The difficult prediction isn’t deciding whether Kingsbury will be here in five years, but rather who will replace him. Tech athletic director Kirby Hocutt has shown an eagerness to hire alumni, but there aren’t a whole lot of football geniuses out there ready for a head coaching role in Lubbock.
It would benefit Tech significantly if it tried hired a defensive-minded coach, and you likely won’t find one qualified from the alumni base. Tech would have to - gasp - look outside the program for someone (and in doing so, accept the fact that there’s a reasonable chance he would look for a better job after five successful years in Lubbock).
But let’s be realistic, Tech is much more liable to hire someone exactly like Kingsbury. A young, up-and-coming offensive guru to carry on the Air Raid tradition and give up 55 points per game in the process. The person who best fits that description is TCU co-offensive coordinator Sonny Cumbie, who, to his credit, has done a remarkable job during his tenure in Fort Worth.
Under the new leadership of Cumbie or a similar coach, Tech will again enter a rebuilding mode as the new administration recruits its type of athletes. When Kingsbury took over, things got better before they got worse. He led the program to an 8-5 record in year one and landed a juicy contract before he proved he could maintain longevity in his success.
That’s a mistake Tech may be doomed to repeat, simply because it fears the blue-chip programs stealing away its coaches. I think Tech should embrace being a stepping stone school for talented coaches. It’s worked out well for Houston. Briles, Sumlin, Levine, Herman. It seems like every two or three years Houston has a new coach, and the Cougars just keep winning.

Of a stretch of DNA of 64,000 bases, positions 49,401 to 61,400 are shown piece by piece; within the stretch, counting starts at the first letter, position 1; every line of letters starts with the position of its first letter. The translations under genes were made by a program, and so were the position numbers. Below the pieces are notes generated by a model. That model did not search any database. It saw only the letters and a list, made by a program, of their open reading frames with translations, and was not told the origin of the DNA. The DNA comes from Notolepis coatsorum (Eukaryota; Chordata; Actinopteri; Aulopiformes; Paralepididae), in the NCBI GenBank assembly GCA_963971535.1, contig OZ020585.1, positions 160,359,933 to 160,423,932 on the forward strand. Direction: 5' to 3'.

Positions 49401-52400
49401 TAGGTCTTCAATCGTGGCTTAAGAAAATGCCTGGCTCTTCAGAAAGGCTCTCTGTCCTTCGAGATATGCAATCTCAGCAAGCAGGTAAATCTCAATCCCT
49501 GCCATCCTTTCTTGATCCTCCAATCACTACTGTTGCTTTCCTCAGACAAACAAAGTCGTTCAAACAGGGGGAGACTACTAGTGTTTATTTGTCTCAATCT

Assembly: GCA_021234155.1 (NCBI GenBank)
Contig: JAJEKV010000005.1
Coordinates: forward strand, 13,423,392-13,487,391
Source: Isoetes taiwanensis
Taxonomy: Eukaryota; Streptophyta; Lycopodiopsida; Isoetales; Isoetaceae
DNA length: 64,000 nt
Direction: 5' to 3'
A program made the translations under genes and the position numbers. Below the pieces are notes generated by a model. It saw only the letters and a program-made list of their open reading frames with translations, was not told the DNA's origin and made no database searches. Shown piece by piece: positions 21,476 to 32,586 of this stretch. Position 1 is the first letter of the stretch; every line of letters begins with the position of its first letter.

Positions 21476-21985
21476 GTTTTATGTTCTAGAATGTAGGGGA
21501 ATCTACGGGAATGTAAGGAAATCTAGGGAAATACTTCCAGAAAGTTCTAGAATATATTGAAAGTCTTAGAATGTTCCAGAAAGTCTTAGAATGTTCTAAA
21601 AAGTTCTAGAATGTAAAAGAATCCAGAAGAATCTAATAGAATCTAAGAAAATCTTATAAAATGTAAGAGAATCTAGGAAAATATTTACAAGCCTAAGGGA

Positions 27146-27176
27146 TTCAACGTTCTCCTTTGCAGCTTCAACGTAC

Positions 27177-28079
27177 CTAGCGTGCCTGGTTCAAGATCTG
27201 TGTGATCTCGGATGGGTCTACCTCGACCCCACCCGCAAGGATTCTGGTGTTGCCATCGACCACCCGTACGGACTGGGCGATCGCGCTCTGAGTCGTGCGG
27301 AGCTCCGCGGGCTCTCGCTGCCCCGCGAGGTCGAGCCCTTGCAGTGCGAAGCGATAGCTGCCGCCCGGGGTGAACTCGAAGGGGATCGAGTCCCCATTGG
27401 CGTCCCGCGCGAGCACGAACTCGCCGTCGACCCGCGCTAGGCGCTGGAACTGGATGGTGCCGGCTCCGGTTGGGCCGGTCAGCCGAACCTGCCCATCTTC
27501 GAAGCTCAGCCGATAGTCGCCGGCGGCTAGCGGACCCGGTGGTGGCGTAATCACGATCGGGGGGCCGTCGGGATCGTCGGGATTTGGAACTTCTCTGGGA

Since Kingsbury took over at Tech in 2013, the Houston Cougars have gone 8-5, 8-5, 13-1, and 9-4. They’re on their third head coach now. See? What’s wrong with being a stepping stone school?
In any case, I don’t expect Tech to flourish under new leadership simply because I don’t think they’ll make the right hire. In 2022, I see Tech stumbling to a 6-7 record as schools like Houston and TCU continue to strengthen their recruiting in the state, and as Texas returns to prominence under Tom Herman.
This shouldn’t sound like negative news for Tech fans, though. Remember, you hate change. You want your Tech alumni coaching the team, without making any changes to offensive styles or your recruiting methods. You want to be slightly above average with a win over Texas or Oklahoma every other year. This is what you’ve told me. ‘
Tech fans are the only Power-Five school followers I know that eagerly applaud their team after losing a close game. I know Red Raiders claim to be Wide Receiver U, but really, we should call it Moral Victory U. Did you know the successful schools in college football don’t cheer their players after losses? They demand excellence, they don’t say things like “good effort, boys,” or “I’m so proud.”
The New England Patriots have a culture of winning. Alabama football has a culture of winning. Oklahoma demands excellence in everything their players do. Texas Tech’s culture is a culture of complacency. If we win, we’re going to be elated. If we lose, oh well, we’re still proud of our boys. There’s nothing wrong with that, but don’t get mad at me when Tech is in the middle of its conference, five years from now, 10 years from now and indefinitely.